Rowyn (rowyn) wrote,

Laos Enosi: Clothing

This morning, I'm thinking about Laos Enosi. Or trying to, anyway.

Specifically, about clothing. This is more than just an aesthetic issue, and I really wanted to get some ideas fixed in my mind before I started showing off the continent, but, there ya go. The trouble with being the GM is that you can spend your life planning the game, and never get it "done" enough to play. Or you can start playing, and retcon or cope with some inconsistencies later. Even if you plan for years, there will always be something you forget, or leave out, or wish you had done differently.

The way a society dresses its people says a lot about them, and this is true for the Laos Enosi, too. There were several considerations I took into account as I started formulating ideas.

First, Laosian culture is fairly practical, though not absolutely so. The rich and noble classes do broadcast their wealth in their attire, with more ornamentation, embroidery, and work being put into their wardrobe. The working class wears certain garments for practical reasons that rich people wouldn't wear because, well, they don't have to work. Similar to the "white glove" idea in England--if you need to use your hands, wearing white gloves is a darn silly thing to do. Yet nobles wore them all the time--in a very real sense broadcasting "Look at me! I don't have to work! I don't even have to open my own doors!"

Second, there are two distinct species living in Laos Enosi: the humans, and the humanoid foxes. These two peoples have different cultures, different attire, and different attitudes, even though they have become mixed together in one nation. As a nationality, they face certain struggle. Unlike the black/white racial "division" in America, history doesn't show one group consistently oppressing the other--rather, they have a long and colorful history of both in-fighting and allying in different periods of time. For all their differences, the foxes and humans have more in common with each other than wth the other nations of Apagorevo. But that doesn't mean they are either identical, or always get along.

So, the foxes dress differently from the humans. Here are some sample images of the fox attire:

(These are for clothing reference, so no criticism of my art skillz, ok? Y'all can comment on the clothing designs all you want, however.)

The first two are femal designs; the last one is a male design. (I know there's a mouseover label command in html but I'm too lazy to look it up right now). The headwear on the two females is a work in progress. I haven't decided what to do with that yet.

As you can see, there's not a great deal of difference between the male and female attire. Both wear sandals with a "slip-off" design, loose, almost culotte-style pants, blouse-style shirts, and a kind of "over tunic" for lack of a better word. That thing the woman wears is particularly hard to describe in English; I will probably give it a Laosian name. I guess I could do that now. The "vest" the male is wearing is a "gileko." (pronounced with a hard g--Laosian has no soft g: gee-lay-koh). The woman's is a "sakaki" (sah-kah-kee). (NB: Any resemblence between Laosian and actual words in a real language like, say, Greek, is purely the result of my using an English-to-Greek transation website to produce them.)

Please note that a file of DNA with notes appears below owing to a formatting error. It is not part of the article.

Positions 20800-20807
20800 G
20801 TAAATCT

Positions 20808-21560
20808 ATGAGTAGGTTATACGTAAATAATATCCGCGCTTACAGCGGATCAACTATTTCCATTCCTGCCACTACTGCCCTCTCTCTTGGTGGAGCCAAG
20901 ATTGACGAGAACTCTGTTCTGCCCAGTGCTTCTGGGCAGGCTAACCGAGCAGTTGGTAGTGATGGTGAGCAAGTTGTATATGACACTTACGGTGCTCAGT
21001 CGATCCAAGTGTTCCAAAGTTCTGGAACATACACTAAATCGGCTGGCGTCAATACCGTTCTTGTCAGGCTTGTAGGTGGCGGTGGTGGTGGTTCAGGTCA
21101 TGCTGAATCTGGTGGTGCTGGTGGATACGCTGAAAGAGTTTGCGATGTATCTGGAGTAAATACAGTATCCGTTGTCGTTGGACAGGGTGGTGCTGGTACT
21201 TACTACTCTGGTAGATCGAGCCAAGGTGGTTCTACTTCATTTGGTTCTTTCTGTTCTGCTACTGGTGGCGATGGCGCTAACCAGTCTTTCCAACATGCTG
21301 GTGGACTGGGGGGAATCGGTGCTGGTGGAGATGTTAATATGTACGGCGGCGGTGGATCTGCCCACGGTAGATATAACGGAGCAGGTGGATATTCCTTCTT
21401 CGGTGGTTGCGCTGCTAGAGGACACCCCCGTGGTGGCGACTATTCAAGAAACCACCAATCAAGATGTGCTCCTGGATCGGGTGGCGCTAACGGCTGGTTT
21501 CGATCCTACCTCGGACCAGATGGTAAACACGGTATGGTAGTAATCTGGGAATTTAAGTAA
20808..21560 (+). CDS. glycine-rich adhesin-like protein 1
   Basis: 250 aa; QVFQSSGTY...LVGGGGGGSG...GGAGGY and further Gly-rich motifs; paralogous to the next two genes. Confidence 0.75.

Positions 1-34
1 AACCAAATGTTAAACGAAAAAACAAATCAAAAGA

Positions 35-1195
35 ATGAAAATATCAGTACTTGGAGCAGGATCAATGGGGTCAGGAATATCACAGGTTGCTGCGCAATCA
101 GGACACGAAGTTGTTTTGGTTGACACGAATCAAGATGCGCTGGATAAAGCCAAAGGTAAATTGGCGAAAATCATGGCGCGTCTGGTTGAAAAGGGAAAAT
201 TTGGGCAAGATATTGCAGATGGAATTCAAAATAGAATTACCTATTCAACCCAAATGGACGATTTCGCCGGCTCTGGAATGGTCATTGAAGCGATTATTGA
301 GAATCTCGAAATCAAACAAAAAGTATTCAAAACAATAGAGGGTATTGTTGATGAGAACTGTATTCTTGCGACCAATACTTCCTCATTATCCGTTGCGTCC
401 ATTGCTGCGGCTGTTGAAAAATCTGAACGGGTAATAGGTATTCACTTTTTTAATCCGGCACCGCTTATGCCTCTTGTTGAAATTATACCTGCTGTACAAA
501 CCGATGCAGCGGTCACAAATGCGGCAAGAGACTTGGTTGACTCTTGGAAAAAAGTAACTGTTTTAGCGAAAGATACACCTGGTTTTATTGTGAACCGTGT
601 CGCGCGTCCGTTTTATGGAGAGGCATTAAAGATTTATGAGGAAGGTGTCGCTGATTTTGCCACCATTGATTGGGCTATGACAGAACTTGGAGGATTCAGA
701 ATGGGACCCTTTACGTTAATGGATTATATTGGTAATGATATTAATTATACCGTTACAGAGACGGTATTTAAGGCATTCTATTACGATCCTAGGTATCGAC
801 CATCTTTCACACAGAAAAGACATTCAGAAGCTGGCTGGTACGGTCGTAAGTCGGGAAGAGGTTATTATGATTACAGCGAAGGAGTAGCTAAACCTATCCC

The loose clothing accomodates the fox's fur. (Tight clothes and lush fur always sounded uncomfortable to me.) Both the salaki and the gikeko are usually made out of leather, sometimes fur, sometimes lightweight materials for summer wear. The sandals are because the foxes don't need clothing much for warmth or protection so much (we have fur!) and they're easy to get on and off. They wear sandals outside, but not inside, the same as Japanese tradition, and largely as a cleanliness issue. (Do you know how much neater your floor stays if you take off your shoes before coming inside?) Humans

The salaki and gikeko split in back at the waist to accomodate the tail. The salaki's snug, lace-up sides allow it to provide some support for the woman's breasts. (I should put princess seams on the salaki, or I may break down and put some kind of broad belt-thing around the rib cage for support instead of the simple style shown here.)

Men's shirts have looser "bat wing" style sleeves than the women's; the women have narrower arm holes to accommodate the fit of clothing around the ribcage to support the breasts. (I suppose I could just give the women bras, but that feels so wrong. And women's lib notwithstanding, saggy breasts are just plain uncomfortable if you ask me.)

The real reason that male and female fox clothing is so similar is that the foxes have relatively little in the way of gender-based roles. Males and females engage in much the same activities and careers, and regard each other as equals. (Incidentally, this is pretty much true for almost all of Sinai. None of the GMs at the founding had any real interest in gender roles or associated issues arising from the same, so gender is largely a matter of aesthetics, not functionality. Almost the same is true of races. I think everyone was sick to death of 'bad human' or 'evil oppresor' stories, so the whole subject was shoved out of the picture.)

Accordingly, they have the same practical requirements in attire.

I'd write more, but Trask wants to play Baldur's Gate. Maybe tomorrow...
Tags: apagorevo, art, gaming
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